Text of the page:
Future food: Conserving diversity for climate resilienceSeptember 29, 2019
The future of food will be dictated by climate and weather patterns that will be different than any farmers have yet experienced, and which are now unpreventable.
Originally published on The J.W. McConnell Family Foundation’s blog.
Climate change will affect different geographical regions in different ways, but the common factor is that the weather will not just be warmer; it will be more variable and unpredictable.
Everyone has noticed that summer storms seem more frequent, more violent, and harder to forecast. Farmers are seeing greater variation in the first and last frost dates that dictate the length of the growing season. Unexpected droughts and floods are affecting food prices. These are not just warning signs; they are very real challenges that threaten an agriculture system built on an industrial assumption of predictable conditions.
Most of the world’s deserts are in two bands on either side of the equator where atmospheric currents draw water from the ground. A warming earth means stronger air currents, making deserts bigger, and wiping out farmland. Massive losses of arable land and water sources could force enormous migrations from subtropical countries, making current and previous refugee crises look like mere rehearsals for the calamities to come.
In North America we will probably see the deserts of the southern U.S. encroach into the agricultural heartland, and permanent drought conditions in adjacent areas such as California. Higher summertime temperatures will reduce wheat production in the northern U.S. and Canada by as much as 10 per cent. Although average temperatures will be warmer, we will not necessarily reap benefits from longer growing seasons, because the fluctuations of highs and lows will happen faster.
A century ago most farms grew a mixture of diverse crops, making their local food systems resilient to unexpected events. Seeds were saved and passed from generation to generation. Each growing season plants gain intelligence about their environment, the climate, and the practices of the farmers who grow them. This intelligence becomes wrapped up in the genes of the seeds and keeps plants adapting to changing conditions year after year. Diversity and local adaptation are critical for climate resilience.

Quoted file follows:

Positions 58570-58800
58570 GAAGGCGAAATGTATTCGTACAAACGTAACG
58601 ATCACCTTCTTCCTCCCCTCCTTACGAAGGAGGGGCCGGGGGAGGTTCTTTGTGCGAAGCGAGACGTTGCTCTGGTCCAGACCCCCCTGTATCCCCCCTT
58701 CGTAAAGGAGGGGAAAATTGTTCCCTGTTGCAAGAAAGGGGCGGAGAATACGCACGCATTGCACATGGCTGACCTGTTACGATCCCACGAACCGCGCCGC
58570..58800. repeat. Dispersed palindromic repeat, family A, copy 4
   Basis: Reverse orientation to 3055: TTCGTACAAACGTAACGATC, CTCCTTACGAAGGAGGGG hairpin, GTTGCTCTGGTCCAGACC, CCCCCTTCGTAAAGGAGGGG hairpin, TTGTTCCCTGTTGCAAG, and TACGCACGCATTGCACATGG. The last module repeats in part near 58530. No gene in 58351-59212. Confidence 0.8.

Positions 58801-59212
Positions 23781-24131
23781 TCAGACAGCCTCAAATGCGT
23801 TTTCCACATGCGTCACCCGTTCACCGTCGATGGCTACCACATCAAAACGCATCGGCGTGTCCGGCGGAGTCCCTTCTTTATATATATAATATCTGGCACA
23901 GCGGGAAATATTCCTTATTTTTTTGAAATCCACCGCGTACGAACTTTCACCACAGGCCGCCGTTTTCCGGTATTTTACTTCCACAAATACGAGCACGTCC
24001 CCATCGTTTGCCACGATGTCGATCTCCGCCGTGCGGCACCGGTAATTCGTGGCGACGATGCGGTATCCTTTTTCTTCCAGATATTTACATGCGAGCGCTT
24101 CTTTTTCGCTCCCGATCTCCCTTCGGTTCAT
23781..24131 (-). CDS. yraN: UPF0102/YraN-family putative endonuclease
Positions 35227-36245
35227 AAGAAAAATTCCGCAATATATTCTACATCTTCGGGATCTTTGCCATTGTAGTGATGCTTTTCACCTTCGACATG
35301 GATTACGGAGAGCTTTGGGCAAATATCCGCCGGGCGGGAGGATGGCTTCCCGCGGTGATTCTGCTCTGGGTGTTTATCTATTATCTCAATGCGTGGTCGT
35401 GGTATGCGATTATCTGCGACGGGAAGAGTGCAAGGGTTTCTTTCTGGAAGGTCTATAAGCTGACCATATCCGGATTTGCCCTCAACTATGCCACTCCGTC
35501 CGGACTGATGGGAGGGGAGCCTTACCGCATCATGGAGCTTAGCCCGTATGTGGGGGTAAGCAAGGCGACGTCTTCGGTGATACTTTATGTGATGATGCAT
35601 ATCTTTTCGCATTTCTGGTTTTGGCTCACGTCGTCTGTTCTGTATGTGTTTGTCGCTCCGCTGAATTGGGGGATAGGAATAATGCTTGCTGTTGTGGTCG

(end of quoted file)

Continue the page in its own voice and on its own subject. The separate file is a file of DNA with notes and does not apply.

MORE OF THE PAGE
Over the past century we have seen a rupture in the passing of knowledge and seeds in many communities, and an over-emphasis on specialization, yield, and uniformity in the name of optimizing the mechanisms that get food from farms to our tables. Although many Canadians enjoy unprecedented access to cheap food, the system is set up on a precipitous series of dependencies that neglect biodiversity, environmental, and human well-being.
The vision for our work is for communities to have greater self-determination in the food they eat. The future of food rests with farmers who conserve crop diversity, develop new diversity, and ensure the genetic resources we need for climate resilience are publicly accessible. Our job is to listen to, learn from, and support these producers, and build cohesion across sectors and geographies. Our vehicle is The Bauta Family Initiative on Canadian Seed Security, a collaboration of farmers, researchers, civil society, government, and industry partners building a resilient seed system through participatory on-farm research, training, convening, market development, and support for public seed collections.
Across the country we see vibrant networks of organic growers and local seed producers who stand in the yawning gaps left by the industrial food system. These networks are growing. The values-driven organic sector that was once marginal has become an important economic driver with social and environmental well-being as a firm part of its mission. It is possible to deliver good yields without sacrificing biodiversity, nutrition, and equitable returns for farmers. Smallholder farmers still feed the majority of the world’s population. Their knowledge and leadership remain the key to feeding the world in a growing season gone mad.
Who should we be watching for inspiration, ideas, vision about the future of food?
We should pay attention to movements that link social and environmental justice, and also celebrate and learn from the visionary approaches being tested on the margins of mainstream civil society efforts.
What is your comfort food?
Jane and Bob agree that caesar salad and greek salad, locally-grown, very large and preferably from a diner, are the most comforting and necessary foods.
About the authors:
Jane Rabinowicz is executive director of SeedChange.
Bob Wildfong is executive director of Seeds of Diversity Canada.